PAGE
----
How to Remove and Replace and Automatic Transmission RWD
We are a team of ASE certified technicians that created this guide for
you to save money by doing the job yourself, or at least see what you are paying for
when having the job done by a repair shop or dealer.
What Goes Wrong?
An automatic transmission is designed with many internal parts which over
time can fail causing the unit to malfunction. In this case the unit must be
removed for a rebuild or replacement. There are other reasons for removal as
well such as a rear main seal or engine oil pan gasket replacement.
How Much Does it Cost?
A shop will charge "book time" on a job like this which can range from 5 to 9
hours depending on the vehicle's configuration. When doing this job yourself 4
jack stands, a hydraulic jack and a set of tools are needed along with a
transmission jack rental from the local auto parts store. For
exact labor times and instructions on specific models please visit
AllData DIY or
ask one of our experts to help.
Let's Jump In!
Start with the vehicle on level ground and
safely up on four jack
stands, be sure to have plenty of clearance to work under the vehicle. Have
the negative battery cable disconnected. A fluid catch basin will be used as
well to gather any fluid that might spill during the job. Also, put the vehicle in neutral with the parking brake off.
Start by removing the
drain plug to help drain the fluid from the
unit, have the fluid catch basin ready. If a drain plug is not featured,
loosen the transmission pan and allow the fluid to drain, once complete retighten
Spray the exhaust mounting bolts with WD40 or equivalent to aid in the
removal of the exhaust system.
This will add clearance helping to make the job easier and more accessible.
Start by removing the oxygen sensors or wiring connectors, once the system is removed set the system off to the
Use a marker or piece of chalk to scribe a line to help keep the
orientation of the driveshaft in relation to the differential. This helps
keep the driveline balanced which avoids vibrations while the vehicle is
operating. Remove the bolts from the driveshaft and gently side it out of
the transmission tail shaft.
Remove the starter
motor, this is why the battery needs to be disconnected to avoid
electrical sparks. There will be an upper and lower mounting bolt or nut,
also use care when removing the battery cable and trigger wires to not crack
the solenoid. Carefully remove the starter and set it to the side.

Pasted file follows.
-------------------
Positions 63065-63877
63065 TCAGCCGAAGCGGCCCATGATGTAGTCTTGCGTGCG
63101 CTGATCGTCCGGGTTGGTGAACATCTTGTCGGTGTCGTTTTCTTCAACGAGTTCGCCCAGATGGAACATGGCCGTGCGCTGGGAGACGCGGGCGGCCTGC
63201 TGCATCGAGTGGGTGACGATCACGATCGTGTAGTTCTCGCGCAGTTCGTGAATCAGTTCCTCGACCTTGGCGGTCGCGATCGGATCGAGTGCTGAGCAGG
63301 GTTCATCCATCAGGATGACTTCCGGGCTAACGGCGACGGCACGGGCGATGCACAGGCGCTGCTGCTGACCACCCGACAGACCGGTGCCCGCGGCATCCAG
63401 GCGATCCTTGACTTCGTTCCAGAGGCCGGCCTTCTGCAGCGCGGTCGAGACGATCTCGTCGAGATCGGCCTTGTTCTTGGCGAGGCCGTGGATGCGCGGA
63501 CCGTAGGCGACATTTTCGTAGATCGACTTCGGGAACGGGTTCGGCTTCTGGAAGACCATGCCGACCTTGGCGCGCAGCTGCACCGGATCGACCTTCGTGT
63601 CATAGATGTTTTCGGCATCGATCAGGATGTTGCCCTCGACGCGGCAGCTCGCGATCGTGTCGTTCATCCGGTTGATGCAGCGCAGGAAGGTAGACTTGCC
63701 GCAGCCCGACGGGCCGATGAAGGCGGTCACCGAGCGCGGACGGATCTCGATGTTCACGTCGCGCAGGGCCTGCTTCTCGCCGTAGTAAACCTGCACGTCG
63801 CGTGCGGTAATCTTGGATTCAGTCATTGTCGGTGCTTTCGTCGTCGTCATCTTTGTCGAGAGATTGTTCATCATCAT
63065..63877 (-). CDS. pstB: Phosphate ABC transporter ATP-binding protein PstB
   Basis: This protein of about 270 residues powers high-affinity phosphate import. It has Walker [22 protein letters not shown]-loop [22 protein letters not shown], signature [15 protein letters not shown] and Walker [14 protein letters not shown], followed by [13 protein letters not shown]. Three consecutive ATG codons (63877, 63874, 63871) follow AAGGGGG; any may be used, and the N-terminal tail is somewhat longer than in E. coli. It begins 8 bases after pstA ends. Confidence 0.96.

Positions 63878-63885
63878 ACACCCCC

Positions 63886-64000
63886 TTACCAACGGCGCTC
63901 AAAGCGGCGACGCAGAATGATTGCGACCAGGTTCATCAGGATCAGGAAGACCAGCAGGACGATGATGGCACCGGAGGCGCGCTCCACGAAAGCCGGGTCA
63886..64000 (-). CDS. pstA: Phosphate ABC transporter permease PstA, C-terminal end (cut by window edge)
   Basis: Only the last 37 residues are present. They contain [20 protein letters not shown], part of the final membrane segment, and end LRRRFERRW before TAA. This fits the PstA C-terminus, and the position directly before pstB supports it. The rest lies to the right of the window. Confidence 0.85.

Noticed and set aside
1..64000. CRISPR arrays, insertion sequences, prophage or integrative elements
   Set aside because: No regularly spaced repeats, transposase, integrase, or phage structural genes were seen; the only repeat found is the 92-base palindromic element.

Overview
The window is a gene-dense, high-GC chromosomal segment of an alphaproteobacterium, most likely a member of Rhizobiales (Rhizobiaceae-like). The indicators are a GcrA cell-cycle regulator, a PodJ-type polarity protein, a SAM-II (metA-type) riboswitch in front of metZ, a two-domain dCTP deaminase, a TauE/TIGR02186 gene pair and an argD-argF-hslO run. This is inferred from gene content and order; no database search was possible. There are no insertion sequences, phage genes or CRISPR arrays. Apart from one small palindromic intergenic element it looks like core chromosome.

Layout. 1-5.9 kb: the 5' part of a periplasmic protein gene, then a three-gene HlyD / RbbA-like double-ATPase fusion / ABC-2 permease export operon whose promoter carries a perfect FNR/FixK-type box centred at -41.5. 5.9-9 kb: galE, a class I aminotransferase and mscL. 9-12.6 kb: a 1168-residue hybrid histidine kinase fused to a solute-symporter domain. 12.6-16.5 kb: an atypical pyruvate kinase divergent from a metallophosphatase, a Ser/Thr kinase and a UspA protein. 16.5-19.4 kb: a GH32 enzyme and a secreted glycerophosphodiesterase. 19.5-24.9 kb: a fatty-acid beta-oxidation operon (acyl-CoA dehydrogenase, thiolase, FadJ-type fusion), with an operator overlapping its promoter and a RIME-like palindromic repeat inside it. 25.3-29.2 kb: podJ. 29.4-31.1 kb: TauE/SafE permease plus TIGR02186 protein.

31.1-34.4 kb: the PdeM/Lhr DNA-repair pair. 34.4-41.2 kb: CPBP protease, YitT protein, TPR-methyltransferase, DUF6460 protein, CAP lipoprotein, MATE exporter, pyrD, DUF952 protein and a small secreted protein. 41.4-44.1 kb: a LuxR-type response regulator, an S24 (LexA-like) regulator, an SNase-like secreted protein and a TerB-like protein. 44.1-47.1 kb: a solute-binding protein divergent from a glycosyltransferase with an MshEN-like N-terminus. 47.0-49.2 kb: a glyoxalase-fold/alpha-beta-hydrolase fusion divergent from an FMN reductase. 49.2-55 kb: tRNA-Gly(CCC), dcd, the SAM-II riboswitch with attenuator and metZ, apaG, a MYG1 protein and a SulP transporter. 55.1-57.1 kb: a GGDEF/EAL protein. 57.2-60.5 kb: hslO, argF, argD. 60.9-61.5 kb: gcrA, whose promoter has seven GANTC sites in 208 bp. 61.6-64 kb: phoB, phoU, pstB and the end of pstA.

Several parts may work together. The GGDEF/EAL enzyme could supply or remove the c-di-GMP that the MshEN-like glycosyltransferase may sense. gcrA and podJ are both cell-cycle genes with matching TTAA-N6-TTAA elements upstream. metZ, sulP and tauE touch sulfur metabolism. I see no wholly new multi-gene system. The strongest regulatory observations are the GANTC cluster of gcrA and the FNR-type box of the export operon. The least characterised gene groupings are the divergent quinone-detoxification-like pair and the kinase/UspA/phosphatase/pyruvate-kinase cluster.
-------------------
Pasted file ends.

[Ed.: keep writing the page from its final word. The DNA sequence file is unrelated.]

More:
There will be an electrical connector which controls the transmission
and various sensors which will need to be disconnected. These connectors can
be mounted on the transmission or slightly away somewhere in the wiring
On the drivers side there will be a shifter cable which comes from the
inside of the car that controls which gear you are in. Remove the mounting
clips or bolts to disconnect the cable (electrically shifted vehicles do
not have this feature).
There is an inspection cover which is used to access the torque
converter mounting bolts or nuts that needs to be removed. Some transmission
will have a torque converter cover which serves the same purpose.
Fluid cooler lines run from the transmission to the radiator. Use a
line wrench (not
shown) and back up the line fittings with a normal wrench (shown), remove
both lines, a small amount of fluid may drip out.
The transmission torque converter is attached to the flex plate of the
engine. This is achieved by nuts or bolts, first remove the access port (if
equipped). If you don't see the nuts or bolts, a breaker bar can be used at
the front of the engine (balancer bolt) to rotate the engine (clockwise
only) until you can see the fasters, there will be three or four,
continue until all are removed.
Bell housing bolts are used to hold the transmission to the engine,
there will be two on the left side, two on the right side and two on the top
(most cases). These must be removed or loosened in stages, loosen the bottom
bolts one on each side, then remove the remaining bolts on each side. The
top bolts we will address further down this guide.
Watch the Transmission Removal Video!